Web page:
Beaver

Writing strengths:
The writing world is full of beavers. Highly creative, organised and meticulous, beavers like to have every detail mapped out before they begin writing: each twist and turn of the plot, the intricate backstory of their MC going back two generations, and the height/ eye colour/ favorite ice-cream flavor of each supporting character.  Beavers thrive on research. They set high standards for themselves, and consistently produce quality work.

Writing weaknesses:
Beavers may become so bogged down in their systems and plotting that they struggle to begin. Beavers are perfectionists, and highly self-critical. For a writer, this can be crippling. A beaver can become paralysed by an empty computer screen, a harsh critique, or a sense that their book is not where it should be. Writer’s block is a common malady for the beaver, who often takes an all-or-nothing attitude – if they can’t make it perfect, they can’t bring themselves to try. Beavers may produce very slowly, because they cannot help but edit ruthlessly as they write. When it comes time to submit, a beaver may fret and worry over perfecting every final detail of a manuscript, and struggle to ever hit send.

Self-help strategies:
  • Don’t forget to play. When you feel yourself floundering beneath self-criticism or getting bogged down in details, find ways to recapture the joy of writing. If you usually hole up at home to write, shake up your routine by taking your laptop to a crowded café and doing some people-watching.

  • Try taking frequent short breaks in which you do something else creative to engage the right side of your brain – painting, scrapbooking, pottery, playing music. 

  • Sometimes the best thing a beaver can do is to step away from their project for a time to regain some perspective. Immerse yourself in reading for pleasure alone. Do something that inspires you, like wandering through an antique bookstore or taking a fun research trip. But don’t let yourself stay in limbo. Give yourself a deadline, and get back into it.

  • Loosen up before a big session with the technique of free writing – perfect for shutting down that picky, left-brained internal editor beavers struggle with so much.

  • Don’t isolate yourself. Engage in community with other writers.


Golden Retriever

Writing strengths:
Relaxed and easy to work with, the Golden Retriever is every editor’s dream. A Golden Retriever is calm, dependable, and doesn’t stress out under deadline.

Writing weaknesses:
Laziness can be a real problem for the laid-back temperament of a Golden Retriever, who may lack motivation to initiate tasks or carry them through to completion. The Golden Retriever can also be very stubborn, and dislikes change in any form – both of which are bad news when large-scale edits are required.

Self-help strategies:
  • Get an accountability partner who will be tough about holding you to your goals. Golden Retrievers are people-pleasers and dislike confrontation, so if the accountability is genuine, they’ll rise to the challenge.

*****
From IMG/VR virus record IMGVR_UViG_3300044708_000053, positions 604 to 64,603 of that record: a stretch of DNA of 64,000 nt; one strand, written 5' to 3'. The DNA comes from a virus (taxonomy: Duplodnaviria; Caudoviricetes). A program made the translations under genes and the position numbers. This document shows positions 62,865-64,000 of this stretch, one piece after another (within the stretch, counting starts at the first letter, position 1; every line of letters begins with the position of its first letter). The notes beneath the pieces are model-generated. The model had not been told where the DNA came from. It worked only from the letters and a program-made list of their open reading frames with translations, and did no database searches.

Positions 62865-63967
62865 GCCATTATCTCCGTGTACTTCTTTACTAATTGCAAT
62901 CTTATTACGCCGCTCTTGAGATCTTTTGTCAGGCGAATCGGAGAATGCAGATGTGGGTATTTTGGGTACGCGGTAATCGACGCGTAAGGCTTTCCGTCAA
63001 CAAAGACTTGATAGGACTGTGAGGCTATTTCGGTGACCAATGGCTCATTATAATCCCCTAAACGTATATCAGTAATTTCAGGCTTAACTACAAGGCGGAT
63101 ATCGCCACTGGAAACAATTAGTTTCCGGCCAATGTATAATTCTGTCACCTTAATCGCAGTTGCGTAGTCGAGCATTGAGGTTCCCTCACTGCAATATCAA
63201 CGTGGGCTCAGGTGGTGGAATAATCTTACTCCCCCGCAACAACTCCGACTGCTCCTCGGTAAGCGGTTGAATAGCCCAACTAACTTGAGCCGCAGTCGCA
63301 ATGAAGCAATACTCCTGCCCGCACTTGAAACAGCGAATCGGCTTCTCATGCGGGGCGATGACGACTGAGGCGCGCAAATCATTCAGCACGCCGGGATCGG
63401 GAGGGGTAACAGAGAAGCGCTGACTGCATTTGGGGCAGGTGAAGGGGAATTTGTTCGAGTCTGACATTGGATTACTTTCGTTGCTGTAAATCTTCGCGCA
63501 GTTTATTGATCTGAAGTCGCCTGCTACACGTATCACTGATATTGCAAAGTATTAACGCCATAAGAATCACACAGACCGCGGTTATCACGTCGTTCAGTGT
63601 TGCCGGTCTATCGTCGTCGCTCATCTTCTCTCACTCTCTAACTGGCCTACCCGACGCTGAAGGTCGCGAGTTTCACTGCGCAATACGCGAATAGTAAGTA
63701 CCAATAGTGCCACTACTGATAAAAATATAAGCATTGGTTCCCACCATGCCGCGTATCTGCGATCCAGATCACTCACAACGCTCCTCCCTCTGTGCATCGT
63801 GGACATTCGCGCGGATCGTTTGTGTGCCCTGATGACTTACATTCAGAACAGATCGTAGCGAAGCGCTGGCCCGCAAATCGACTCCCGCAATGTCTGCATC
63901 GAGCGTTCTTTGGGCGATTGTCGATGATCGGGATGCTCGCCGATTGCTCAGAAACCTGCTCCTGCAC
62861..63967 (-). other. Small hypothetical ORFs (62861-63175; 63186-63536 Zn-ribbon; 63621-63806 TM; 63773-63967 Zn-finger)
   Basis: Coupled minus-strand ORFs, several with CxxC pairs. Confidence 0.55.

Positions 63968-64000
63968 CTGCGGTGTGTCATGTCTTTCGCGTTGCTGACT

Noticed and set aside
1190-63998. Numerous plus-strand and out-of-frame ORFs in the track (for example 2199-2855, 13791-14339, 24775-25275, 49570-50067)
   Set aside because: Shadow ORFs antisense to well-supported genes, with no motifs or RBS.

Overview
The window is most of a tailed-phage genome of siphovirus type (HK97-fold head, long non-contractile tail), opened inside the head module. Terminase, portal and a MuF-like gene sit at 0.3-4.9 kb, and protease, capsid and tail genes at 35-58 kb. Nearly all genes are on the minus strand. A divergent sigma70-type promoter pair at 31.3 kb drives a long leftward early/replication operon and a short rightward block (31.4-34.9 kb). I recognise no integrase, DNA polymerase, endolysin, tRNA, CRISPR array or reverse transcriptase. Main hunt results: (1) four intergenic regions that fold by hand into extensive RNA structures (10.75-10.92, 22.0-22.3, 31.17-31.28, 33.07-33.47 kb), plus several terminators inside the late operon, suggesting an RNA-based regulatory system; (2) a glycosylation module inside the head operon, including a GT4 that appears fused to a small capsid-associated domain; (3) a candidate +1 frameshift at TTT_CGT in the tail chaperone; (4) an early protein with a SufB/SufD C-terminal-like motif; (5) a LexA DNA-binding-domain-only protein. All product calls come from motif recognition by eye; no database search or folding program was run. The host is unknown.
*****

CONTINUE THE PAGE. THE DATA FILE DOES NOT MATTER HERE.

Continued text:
• Appeal to your easy-going nature by making it easy to write. Rather than setting a lofty word-count goal, which all sounds like far too much work – especially when your favorite show is on TV – give yourself a goal of 500 words, and try to hit it twice a day.

  • Because you struggle with change, approach edits as an open experiment. Save the whole document with the file name “Original” and the title, and make a new copy entitled “Experiment.” In this new document, take any suggestions you’ve been given and simply give them a go. If you need to reassure yourself that nothing has really changed, click back on over to your original document, still safe and sound and untouched right where you left it. In this way, you’ll give yourself the freedom to play, knowing that any changes you make don’t have to be permanent. Chances are, you’ll find once you’ve actually made the changes that you like it better that way anyway.


So, that’s it from me – the four personality types as they pertain to the writer’s life.

I’m interested to hear your take on this. What is your dominant personality type, or types? Do you have any tips to add that have helped you in your writing journey?





Karen Schravemade lives in the land of Oz and likes to confuse her American friends by using weird Australian figures of speech. When she's not chasing after two small boys or cuddling her baby girl, she spends her spare minutes daydreaming about the intricate lives of characters who don't actually exist. Find her on her website and Twitter.



33 comments:

Brittany Westerberg said...

Knowing your personality and its strengths and weaknesses can only help you down the road. We took a similar test at my workplace to find out our personalities as a group and figure out the best ways to work with each other. I was a combination of two of them, with very little of a third. I'm guessing everyone will be a little bit a combination, though.

Wendy Paine Miller said...

Love this, Karen!

Helpful!
~ Wendy

Mary Vee said...

What a great post! You gave many of us the medicine we needed, a reality check and a way to work with our strengths/weaknesses.

I am a lion and a beaver. A wannabe otter but not successful.

I so enjoyed this today. Thanks for the tips, Karen.

Julia M. Reffner said...

Wow, Golden Retriever is SO me. This is FANTASTIC information and so fun to figure out. Great post idea, Karen!

Beth K. Vogt said...

What a creative -- and applicable -- to evaluate myself as a writer!

Jeanne T said...

This is great, Karen. I have certain traits of most of them, but persoality-wise, I'm definitely a beaver first and then a golden retriever. :) I like your suggestions for strengthening my "weaknesses."

Angela Verges said...

I love this post, very good suggestions.

Thanks Karen!

Angie said...

Great post, Karen! I am part otter, part Golden Retriever! Hmmm...very interesting as I sit here and read blogs and scan facebook when I told myself I'd write today!! UGH!

Karen Schravemade said...